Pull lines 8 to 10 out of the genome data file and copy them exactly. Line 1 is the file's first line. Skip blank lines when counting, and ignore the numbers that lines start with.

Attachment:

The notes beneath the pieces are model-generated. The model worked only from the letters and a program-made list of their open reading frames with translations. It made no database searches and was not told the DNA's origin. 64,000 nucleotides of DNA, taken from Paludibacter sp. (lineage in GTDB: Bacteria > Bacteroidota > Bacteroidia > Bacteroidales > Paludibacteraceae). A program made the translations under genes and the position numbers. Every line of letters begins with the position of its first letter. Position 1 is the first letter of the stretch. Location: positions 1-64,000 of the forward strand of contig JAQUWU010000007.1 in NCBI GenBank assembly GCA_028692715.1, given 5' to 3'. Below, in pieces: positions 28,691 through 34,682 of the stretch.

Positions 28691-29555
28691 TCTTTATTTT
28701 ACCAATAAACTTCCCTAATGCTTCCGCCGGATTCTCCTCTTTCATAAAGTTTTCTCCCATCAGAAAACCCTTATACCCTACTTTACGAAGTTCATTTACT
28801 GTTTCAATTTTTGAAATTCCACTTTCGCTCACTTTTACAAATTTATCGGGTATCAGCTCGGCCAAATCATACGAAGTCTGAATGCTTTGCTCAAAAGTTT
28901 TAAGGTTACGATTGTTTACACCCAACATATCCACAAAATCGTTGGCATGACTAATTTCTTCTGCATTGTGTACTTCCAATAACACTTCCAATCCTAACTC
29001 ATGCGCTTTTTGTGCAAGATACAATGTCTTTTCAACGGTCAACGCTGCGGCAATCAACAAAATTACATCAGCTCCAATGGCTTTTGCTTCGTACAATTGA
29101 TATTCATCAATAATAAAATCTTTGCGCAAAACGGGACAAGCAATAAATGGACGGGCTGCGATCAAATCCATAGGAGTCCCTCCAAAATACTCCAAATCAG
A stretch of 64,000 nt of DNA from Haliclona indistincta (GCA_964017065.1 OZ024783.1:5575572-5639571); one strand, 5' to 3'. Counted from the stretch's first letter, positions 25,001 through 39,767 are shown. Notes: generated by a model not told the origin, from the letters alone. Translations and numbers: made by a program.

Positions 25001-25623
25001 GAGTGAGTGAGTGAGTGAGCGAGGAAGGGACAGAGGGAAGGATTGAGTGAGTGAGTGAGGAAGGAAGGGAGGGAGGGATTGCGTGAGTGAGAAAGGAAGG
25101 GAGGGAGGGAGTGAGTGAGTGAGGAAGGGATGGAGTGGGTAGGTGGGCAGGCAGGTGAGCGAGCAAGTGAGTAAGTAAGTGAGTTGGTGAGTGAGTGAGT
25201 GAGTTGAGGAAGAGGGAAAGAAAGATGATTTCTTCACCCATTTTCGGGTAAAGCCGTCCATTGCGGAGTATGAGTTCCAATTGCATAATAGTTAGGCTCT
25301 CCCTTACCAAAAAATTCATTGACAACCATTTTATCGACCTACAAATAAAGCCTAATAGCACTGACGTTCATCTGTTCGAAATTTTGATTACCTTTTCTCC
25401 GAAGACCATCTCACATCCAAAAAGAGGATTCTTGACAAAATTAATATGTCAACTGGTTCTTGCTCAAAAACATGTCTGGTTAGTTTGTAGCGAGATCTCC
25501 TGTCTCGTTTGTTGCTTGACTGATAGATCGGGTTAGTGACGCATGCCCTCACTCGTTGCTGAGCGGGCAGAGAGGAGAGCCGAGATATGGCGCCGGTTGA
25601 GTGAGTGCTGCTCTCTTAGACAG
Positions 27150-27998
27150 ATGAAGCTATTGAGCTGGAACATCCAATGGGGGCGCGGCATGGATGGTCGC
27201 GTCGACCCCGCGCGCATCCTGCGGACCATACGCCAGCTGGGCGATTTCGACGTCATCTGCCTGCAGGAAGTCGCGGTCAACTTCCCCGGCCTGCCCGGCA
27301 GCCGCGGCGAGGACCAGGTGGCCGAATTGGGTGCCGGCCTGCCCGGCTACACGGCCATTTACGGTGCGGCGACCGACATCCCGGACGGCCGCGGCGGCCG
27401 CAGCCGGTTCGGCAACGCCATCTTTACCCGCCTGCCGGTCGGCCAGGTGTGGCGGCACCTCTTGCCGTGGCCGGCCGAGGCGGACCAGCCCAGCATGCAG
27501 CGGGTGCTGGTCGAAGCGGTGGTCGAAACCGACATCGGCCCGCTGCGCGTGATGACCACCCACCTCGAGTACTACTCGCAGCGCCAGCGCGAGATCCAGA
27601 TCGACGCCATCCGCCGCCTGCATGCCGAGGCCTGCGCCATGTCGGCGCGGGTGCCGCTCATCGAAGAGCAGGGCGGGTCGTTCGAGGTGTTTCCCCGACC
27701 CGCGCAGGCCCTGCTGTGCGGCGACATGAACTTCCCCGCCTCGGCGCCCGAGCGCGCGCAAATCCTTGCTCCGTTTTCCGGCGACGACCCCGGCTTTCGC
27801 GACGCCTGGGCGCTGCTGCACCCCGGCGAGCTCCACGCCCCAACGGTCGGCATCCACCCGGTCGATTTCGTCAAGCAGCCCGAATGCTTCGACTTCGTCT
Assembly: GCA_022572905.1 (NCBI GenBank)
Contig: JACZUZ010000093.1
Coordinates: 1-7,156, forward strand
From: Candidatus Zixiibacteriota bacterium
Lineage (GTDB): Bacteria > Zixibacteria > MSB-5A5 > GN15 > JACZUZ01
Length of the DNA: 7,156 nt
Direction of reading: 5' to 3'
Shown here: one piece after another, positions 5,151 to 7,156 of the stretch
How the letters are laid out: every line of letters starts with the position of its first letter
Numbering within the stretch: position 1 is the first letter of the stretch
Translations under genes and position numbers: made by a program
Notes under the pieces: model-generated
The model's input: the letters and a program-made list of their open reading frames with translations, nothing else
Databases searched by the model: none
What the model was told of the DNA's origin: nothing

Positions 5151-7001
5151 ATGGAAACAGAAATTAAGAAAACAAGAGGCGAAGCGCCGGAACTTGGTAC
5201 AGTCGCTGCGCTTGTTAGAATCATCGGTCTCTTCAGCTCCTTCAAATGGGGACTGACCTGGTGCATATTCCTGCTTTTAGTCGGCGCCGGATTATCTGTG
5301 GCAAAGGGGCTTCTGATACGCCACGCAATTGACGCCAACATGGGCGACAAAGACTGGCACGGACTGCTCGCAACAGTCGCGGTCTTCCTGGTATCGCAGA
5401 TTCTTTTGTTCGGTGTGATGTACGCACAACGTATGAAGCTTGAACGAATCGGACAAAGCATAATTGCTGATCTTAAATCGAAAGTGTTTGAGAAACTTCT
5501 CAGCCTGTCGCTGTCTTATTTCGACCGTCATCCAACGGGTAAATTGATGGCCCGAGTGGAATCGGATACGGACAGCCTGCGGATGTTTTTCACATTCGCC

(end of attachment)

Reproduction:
29101 TATTCATCAATAATAAAATCTTTGCGCAAAACGGGACAAGCAATAAATGGACGGGCTGCGATCAAATCCATAGGAGTCCCTCCAAAATACTCCAAATCAG
A stretch of 64,000 nt of DNA from Haliclona indistincta (GCA_964017065.1 OZ024783.1:5575572-5639571); one strand, 5' to 3'. Counted from the stretch's first letter, positions 25,001 through 39,767 are shown. Notes: generated by a model not told the origin, from the letters alone. Translations and numbers: made by a program.

Positions 25001-25623